The rebellion was quickly put down by the Guatemalan government.  Most of the surviving military officers fled into exile in Honduras and El Salvador.  The government offerred a $1,000 quetzal reward for information about the MR-13's surviving members.

Over the next two years, these officers, now known as the Movimiento Revolucionario 13 de Noviembre (November 13th Revolutionary Movement, or MR-13), failed several more times at spurring a successful uprising.  Some tried to join forces with ultrarightists (Movimiento de Liberación Nacional (MLN) while others moved closer to ultraleftists. 

MR-13 members Marco Antonio Yon Sosa and Luis Augusto Turcios Lima joined forces with the Partido Guatemalteca del Trabajo (Guatemalan Workers Party, or PGT) after a meeting in Cuba in September 1962.  The PGT had been made illegal again following the 1954 coup and primarily worked underground with mass-based organizations.  Turcios Lima and Yon Sosa's military organization joined with the PGT's armed wing and another armed student group to create the Fuerzas Armadas Rebeldes (Rebel Armed Forces, or FAR).

For some, the November 1960 uprising marks the beginning of Guatemala's internal conflict that ended with the 1996 accords (1960-1996).  However, the 1960 revolt was a nationalist uprising against corruption and a repressive government rather than an ideological one.  In many ways, it make more sense to mark the beginning of the war in 1962 with the launch of the FAR or the 1954 coup as I sometimes do.  

See La Hora and Movimiento Revolucionario 13 de Noviembre (MR-13 for more information.

Thursday, November 11, 2010

CICIG

Two weeks ago, Judge Patricia Flores substituted the charge of extrajudicial execution for that of illicit association in the case of Alejandro Giammattei.  In her opinion, there was no direct evidence that put Giammattei (and Roberto Garcia Fresh) at the scene of the crime - Pavon Prison.  As a result, Francisco Dall’Anese has had to defend CICIG's faillure in recent days. 

Dall’Anese, more or less, exonerated the Ministerio Publico and laid blame on the judges and the congress.  The proescutors present the evidence and it is up to the judges to act on that evidence.  He also reiterated how important it was for congress to pass legislation regarding the Amparo Act, criminal code, code of criminal procedure reforms, and the forfeiture law.  While Roberto Alejos (UNE) was reelected to preside over Congress for a third consecutive year,  there's no indication that congress is going to be quick to act on these bills or any other.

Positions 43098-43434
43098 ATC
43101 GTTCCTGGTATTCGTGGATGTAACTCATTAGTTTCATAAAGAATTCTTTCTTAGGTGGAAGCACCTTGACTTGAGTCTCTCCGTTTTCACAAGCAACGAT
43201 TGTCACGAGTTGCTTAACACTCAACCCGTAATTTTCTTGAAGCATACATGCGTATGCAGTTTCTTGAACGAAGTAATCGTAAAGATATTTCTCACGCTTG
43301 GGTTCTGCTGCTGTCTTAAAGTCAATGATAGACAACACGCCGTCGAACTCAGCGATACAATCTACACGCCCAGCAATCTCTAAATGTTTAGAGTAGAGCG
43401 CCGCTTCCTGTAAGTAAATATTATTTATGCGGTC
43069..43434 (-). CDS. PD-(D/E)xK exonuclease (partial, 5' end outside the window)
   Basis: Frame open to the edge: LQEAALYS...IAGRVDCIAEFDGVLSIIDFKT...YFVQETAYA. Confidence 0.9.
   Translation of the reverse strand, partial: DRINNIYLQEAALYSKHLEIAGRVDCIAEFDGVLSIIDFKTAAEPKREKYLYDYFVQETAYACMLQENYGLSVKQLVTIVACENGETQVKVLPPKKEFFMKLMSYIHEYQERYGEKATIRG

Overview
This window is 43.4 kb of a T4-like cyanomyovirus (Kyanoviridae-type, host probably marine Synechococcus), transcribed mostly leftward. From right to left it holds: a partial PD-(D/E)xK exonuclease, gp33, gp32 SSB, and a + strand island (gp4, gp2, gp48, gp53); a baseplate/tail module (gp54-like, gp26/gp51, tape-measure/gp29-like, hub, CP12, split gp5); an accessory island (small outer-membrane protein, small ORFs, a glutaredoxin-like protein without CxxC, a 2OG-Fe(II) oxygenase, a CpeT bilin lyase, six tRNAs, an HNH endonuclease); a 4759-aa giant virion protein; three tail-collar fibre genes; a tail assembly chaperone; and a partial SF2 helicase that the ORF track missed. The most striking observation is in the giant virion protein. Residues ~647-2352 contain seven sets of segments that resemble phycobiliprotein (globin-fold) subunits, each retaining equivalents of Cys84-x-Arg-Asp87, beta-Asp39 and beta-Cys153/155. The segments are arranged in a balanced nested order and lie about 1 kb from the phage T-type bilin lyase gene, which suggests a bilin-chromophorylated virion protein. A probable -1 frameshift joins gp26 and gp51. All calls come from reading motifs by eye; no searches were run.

On Tuesday, the international community came out in support of CICIG's work.  The Italian and German ambassadors said that they would be inclined to extend CICIG's mandate another two years.  While the ambassadors recognized the good work of CICIG, they were concerned the the judge threw out the extrajudicial charge when, in CICIG's position, there was more than enough evidence to pursue the charge.  An extension of CICIG's mandate would began at the end of its current term - September 2011. 

As I said a few months ago, I wasn't convinced that Congress would pass the laws that CICIG requested.  Passage would become even less likely as campaign season got underway.  While the official campaign hasn't begun, all the parties are acting as if they have.  Just this week, the "center left" UNE formalized its alliance with the "rightist" GANA.  President Óscar Berger (2003-2007) represented GANA.

As of right now, I would be reluctant to extend CICIG's mandate unless the major candidates for the election all agreed to support its work regardless of next year's election outcome and they passed at least some of the legislation under consideration in the congress.  I thought that the international community should have withheld Dall’Anese' appoint until progress was made - that didn't happen.  Here's another opportunity to force Congress to show that it is serious about making systemic changes. 

Fiambre

Read more about fiambre, a Guatemalan dish prepared and served on the Day of the Dead and All Saints Day.
On November first, Fiambre is served in Guatemalan homes, this is a traditional food eaten every year on November 1 and 2. It’s a salad, served chilled, and may be made up from over 50 ingredients. Guatemala, being a very religious country and like many other Catholic countries, celebrates the Day of the Dead (Día de los Difuntos) and the All Saints Day (Día de los Santos).

I know I'm a little late, but this was sitting in my draft box.

Wednesday, November 10, 2010

Mayor of San Sebastián Huehuetenango Killed

Juan Hernández Fabián, the mayor of San Sebastián Huehuetenango was shot to death this afternoon by unknown gunmen.  Three men opened fire on him as he exited his vehicle.  The men then escaped on foot.